Chickpea market chatter is littered with late contracts waiting for movement, and buyers looking to find new homes for sales. The old and new crop values have slipped a little with bids on spot #2 Kabulis being around $0.50/lb delivered, with production falling down to $0.44/lb FOB farm with AOG. The weather remains a point of conversation as reports of hot and dry are clashing with acres that are lush and coming along nicely. On the whole, it sounds like rain across Western Canada would not go amiss, but not many are at the point of no return yet for decent yields. Feed markets are unchanged with bids sitting at $0.33/lb on average. There have been very few chickpea trades happening in the last several months. If it is something in the bin, call us to work out an offer. At this point, there would be more buyers than sellers of poor-quality product, which gives the seller a bit of an edge.

Soybean prices took a nose-dive based on forecasted rain and dull export prospects. Local bids are still holding up quite well at $18.00-$18.50/bu FOB farm location dependent. Dry bean bids are stubbornly unchanged, despite production issues in Argentina. From a larger perspective, the market remains well supported, just generally inactive. Feed quality fabas continue to be supported by pet food values. Local bids with export quality #2 faba bids being in the range of $13.50-$14.00/bu FOB farm and feed quality values are near $10.00-$10.50/bu FOB farm location dependent.

StatsCan has pegged canaryseed acreage at a 12% decrease from last year. However, that same report indicates a crop rating at above 80% good or excellent. That was taken at roughly the middle of June underpinning any thought of a price spike due to decreased acres. Should the season continue to progress favourably for growing conditions, expect to see pricing maintained at similar levels to what’s traded over the last several months. Buyer pricing continues to hold steady around $0.36/lb picked up on the farm on old crop, with new crop a cent off at $0.35/lb picked up on the farm with an AOG.

With disappointing export opportunities on flax, it’s not a surprise that flax acres are projected to be down 21.8% compared to last year. Prices have been anywhere from $14-$14.50/bu picked up as of late and are likely to stay sideways into the foreseeable future considering the large carryover of crop. If there are declines in flax plantings in the US along with Kazakh, prices could turn around, but this will take some time and patience is still needed. Russia continues to be the dominant supplier of flax going into China. Due to heavy supplies and lack of overseas demand, buyers have been generally sitting on the sidelines with hit and miss opportunities available.  If you are looking to move out some flax before harvest, give our office a call.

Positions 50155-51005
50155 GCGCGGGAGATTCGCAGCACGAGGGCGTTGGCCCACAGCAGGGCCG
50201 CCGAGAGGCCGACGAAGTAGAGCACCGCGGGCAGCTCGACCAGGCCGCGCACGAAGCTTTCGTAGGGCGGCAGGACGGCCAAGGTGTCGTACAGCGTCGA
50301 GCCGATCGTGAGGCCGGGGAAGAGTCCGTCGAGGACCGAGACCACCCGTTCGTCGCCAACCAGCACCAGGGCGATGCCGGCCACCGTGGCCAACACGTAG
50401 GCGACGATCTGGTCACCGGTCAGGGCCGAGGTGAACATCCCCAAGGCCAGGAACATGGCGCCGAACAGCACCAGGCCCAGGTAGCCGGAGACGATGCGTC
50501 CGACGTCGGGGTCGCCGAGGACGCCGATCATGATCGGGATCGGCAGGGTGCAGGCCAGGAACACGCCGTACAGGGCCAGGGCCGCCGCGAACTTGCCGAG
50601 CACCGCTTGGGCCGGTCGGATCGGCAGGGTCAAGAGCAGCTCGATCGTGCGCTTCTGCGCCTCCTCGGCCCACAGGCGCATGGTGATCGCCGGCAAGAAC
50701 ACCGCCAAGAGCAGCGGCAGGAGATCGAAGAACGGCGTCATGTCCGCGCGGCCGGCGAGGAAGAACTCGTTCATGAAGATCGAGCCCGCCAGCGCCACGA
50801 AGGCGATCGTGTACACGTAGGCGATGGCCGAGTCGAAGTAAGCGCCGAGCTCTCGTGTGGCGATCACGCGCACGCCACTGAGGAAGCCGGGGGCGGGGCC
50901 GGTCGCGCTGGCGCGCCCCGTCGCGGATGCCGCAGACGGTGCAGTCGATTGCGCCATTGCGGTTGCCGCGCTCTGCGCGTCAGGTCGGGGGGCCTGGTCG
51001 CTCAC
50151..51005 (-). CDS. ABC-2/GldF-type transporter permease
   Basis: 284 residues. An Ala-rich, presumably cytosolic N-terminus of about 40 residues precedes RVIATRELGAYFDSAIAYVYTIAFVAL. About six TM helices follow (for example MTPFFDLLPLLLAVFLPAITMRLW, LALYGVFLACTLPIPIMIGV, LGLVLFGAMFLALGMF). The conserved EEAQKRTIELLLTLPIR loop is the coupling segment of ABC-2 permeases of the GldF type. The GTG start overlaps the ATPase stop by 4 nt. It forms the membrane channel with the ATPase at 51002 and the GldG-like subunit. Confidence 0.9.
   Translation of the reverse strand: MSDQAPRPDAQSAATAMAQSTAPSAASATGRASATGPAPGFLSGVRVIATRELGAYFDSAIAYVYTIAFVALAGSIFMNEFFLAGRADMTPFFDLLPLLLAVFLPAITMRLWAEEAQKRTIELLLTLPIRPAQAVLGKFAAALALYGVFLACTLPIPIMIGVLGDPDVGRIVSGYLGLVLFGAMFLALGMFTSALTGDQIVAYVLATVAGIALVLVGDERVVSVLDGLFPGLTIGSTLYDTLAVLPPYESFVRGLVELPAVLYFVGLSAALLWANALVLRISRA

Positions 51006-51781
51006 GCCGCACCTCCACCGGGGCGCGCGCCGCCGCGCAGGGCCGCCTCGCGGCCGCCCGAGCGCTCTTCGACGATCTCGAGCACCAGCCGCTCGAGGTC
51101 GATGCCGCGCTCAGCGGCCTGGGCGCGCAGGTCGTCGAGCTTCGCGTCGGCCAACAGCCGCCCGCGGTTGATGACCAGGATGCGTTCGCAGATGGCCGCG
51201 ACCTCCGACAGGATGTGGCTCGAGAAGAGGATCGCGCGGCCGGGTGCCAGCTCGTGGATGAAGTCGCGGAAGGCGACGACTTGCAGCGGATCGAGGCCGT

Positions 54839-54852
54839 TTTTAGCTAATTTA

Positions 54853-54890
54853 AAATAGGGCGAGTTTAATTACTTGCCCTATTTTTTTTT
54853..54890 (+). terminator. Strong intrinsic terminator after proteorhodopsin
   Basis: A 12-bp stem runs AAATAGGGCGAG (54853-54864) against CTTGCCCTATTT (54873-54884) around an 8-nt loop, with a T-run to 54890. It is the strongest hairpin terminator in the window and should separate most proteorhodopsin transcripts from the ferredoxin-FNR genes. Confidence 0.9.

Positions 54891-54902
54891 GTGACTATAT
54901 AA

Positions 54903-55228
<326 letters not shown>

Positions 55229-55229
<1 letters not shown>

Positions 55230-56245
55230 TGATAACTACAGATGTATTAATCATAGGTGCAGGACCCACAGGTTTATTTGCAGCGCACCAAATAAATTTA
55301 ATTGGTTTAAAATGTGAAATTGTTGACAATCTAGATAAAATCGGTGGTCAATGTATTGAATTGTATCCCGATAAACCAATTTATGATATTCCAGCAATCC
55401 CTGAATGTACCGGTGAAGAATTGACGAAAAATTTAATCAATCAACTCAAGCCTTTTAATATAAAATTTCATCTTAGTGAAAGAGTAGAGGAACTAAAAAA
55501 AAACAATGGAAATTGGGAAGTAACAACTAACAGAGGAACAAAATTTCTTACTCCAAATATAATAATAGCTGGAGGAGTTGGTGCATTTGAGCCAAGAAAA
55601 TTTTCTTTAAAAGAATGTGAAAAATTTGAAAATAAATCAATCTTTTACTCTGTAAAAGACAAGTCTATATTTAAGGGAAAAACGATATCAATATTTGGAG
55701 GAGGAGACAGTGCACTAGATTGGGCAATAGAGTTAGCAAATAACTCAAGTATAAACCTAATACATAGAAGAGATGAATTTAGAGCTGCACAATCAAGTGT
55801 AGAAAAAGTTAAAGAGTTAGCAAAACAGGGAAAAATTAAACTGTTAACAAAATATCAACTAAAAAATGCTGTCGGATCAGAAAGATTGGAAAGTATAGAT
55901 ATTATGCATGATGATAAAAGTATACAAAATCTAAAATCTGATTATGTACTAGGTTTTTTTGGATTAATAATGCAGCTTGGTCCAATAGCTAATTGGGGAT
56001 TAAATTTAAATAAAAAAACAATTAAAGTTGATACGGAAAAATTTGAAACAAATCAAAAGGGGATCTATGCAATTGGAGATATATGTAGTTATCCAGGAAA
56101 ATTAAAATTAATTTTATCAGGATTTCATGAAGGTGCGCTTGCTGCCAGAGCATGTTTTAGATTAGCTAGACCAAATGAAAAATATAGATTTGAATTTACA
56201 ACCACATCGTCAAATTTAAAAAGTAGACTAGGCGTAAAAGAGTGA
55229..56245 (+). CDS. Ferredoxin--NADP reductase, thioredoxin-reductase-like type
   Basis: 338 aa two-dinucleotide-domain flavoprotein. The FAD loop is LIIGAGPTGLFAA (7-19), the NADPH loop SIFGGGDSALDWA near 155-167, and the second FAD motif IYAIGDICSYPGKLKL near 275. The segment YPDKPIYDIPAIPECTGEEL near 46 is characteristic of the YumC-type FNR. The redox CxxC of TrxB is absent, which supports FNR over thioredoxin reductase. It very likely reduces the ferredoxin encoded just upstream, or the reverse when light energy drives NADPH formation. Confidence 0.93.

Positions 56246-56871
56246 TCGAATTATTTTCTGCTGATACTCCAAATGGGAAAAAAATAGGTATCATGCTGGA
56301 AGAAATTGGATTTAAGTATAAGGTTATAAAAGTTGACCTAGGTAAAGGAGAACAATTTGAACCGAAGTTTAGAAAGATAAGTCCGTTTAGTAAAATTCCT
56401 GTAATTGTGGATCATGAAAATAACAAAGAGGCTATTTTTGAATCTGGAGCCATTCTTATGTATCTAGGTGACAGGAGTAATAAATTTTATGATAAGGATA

Oat markets push into this week with little to no change to report once again. Milling values remain somewhat non-existent and given the relatively short time period until a 2023 harvest, we do not expect to see any big price spikes near term. Old crop oats, however, are still triggering around that $3.50/bu FOB farm. Given the current environment and presumed large carryover, this price is something to strongly consider for some cashflow and bin space. If the weather patterns persist from now until August, oat markets likely stay flat. Buyers for new crop milling oats are bought up for early shipping, so should we see any price improvement, we suspect bids will push into 2024 shipping periods. Normally we would suggest growers use firm targets if current values weren’t satisfactory, but in this market, buyers are not chasing product. If you need to move tonnes before harvest, we suggest making sales in short order.

Canola markets have been mixed this week with futures pulling back Wednesday after StatsCan’s latest acreage report, pegging canola at 22.1M acres, up just over 3% from 2022. This increase was higher than most in the industry felt, and today (Thursday) futures tell a different story as reports suggest Wednesday’s losses were, “overdone.” Most buyers have moved off the July and are now purchasing on the November, which currently sits at $710.80/MT, rebounding approx. $10/MT since yesterday’s close. Local cash bids are hovering around $15.90-$16.85/bu on old crop and $15.50-$15.90/bu on new crop -both delivered plant and pending local basis level. It is likely that weather patterns and growing conditions will play a bigger role in price determination as we approach harvest. Call to discuss bids tailored to your farm.

Rayglen Market Comments are for informational purposes only. Rayglen Commodities and its agents or employees shall not be liable for any loss or damage suffered by any person as a result of reliance on any of the contents contained within these products, whether such loss or damage arises from negligence or misrepresentation or any act or omission of its agents or employees.